Cat scratch disease: A bacterial infection due to a cat scratch seen most often today in people with HIV. The disease characteristically presents with swollen lymph nodes (lymphadenitis), sore throat, fatigue, and fever, chills, sweats, vomiting, loss of appetite, and weight loss. There is usually a little bump (a papule) which may be pus-filled (a pustule) at the site of the scratch. Then more nodules appear on and under the skin. As the number of nodules increases, patients get sicker.
In normal people the disease is self-limited and usually goes away by itself in a few weeks. It can also be treated with antibiotics. In persons with HIV/AIDS the disease (usually called bacillary angiomatosis) can cause severe inflammation of the brain, bone marrow, lymph nodes, lungs, spleen and liver. The disease can be fatal in persons with HIV. It can be easily treated with antibiotics. Treatment is given until the skin lesions resolve, usually in 3 to 4 weeks. Bacillary angiomatosis is so characteristic today of AIDS that it is an AIDS-defining disease, according to the CDC (Centers For Disease Control).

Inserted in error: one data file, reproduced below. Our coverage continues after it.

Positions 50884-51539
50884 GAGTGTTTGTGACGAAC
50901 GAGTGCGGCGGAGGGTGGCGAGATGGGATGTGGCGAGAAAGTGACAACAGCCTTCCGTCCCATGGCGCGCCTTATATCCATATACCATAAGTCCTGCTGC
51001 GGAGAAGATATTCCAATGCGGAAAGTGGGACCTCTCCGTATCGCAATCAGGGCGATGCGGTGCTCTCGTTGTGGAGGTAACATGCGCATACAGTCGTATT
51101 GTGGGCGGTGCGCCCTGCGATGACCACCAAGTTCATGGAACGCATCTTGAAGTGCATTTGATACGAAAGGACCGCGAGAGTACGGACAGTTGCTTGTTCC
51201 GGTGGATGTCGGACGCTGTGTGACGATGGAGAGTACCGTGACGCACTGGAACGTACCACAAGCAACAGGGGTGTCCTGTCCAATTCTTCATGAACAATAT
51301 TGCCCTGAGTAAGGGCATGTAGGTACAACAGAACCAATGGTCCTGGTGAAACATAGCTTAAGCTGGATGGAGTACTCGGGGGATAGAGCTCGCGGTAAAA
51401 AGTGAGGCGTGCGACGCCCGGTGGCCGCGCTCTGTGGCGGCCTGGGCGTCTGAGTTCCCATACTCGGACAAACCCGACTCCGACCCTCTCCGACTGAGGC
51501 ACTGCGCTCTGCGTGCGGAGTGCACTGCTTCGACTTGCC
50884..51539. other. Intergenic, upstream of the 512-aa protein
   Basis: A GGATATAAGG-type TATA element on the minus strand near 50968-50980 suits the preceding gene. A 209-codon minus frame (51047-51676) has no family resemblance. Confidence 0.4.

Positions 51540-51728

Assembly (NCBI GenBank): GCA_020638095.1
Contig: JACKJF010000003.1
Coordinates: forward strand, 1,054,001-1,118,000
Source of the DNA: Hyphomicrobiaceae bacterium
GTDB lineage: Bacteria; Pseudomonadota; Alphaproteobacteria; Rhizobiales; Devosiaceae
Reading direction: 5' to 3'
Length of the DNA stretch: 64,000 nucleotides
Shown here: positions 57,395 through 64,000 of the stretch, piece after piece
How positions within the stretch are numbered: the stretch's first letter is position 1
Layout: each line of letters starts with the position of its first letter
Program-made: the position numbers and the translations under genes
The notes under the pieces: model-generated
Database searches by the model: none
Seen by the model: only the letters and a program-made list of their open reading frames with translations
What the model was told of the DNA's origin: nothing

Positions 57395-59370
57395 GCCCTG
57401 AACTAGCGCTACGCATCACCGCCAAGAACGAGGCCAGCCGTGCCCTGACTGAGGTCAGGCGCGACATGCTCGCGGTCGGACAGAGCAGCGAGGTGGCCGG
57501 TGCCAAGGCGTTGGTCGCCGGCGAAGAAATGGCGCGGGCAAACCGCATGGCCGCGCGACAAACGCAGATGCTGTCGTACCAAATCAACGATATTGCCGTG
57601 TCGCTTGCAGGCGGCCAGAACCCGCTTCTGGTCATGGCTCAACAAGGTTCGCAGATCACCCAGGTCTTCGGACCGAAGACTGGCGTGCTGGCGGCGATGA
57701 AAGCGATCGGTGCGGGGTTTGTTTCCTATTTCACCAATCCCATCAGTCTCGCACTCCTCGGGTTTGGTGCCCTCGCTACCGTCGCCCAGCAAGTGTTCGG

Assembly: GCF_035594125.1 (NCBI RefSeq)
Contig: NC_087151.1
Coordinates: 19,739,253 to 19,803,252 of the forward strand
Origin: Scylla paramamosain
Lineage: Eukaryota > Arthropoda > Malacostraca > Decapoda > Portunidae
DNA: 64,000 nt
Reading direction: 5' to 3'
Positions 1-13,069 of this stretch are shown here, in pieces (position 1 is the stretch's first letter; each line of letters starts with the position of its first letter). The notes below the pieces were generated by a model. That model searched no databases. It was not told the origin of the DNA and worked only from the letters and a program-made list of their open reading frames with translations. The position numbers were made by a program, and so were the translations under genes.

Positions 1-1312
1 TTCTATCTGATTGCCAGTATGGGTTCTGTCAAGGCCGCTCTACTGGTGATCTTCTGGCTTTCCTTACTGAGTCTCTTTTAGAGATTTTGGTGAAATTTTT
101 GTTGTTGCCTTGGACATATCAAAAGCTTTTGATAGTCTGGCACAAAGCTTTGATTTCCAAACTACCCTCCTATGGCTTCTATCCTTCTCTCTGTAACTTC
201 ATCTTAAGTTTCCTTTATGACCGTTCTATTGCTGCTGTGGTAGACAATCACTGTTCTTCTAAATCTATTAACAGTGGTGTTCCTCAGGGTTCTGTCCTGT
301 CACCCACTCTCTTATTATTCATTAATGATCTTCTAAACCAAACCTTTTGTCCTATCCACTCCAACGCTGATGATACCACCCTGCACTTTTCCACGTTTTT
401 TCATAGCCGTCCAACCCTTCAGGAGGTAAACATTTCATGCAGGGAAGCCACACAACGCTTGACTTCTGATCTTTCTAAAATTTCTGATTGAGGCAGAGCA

A cat carrying the microbe does not show symptoms. It is not necessary to get rid of the cat. If someone in the household is at high risk, a test to detect the infection can be done and the cat can be treated. The disease is caused by a bacterium called Rochalimaea henselae, which was reclassified as Bartonella henselae, named for Diane Hensel, a microbiologist. The disease has also been called cat scratch fever, regional lymphadenitis, and benign lymphoreticulosis.
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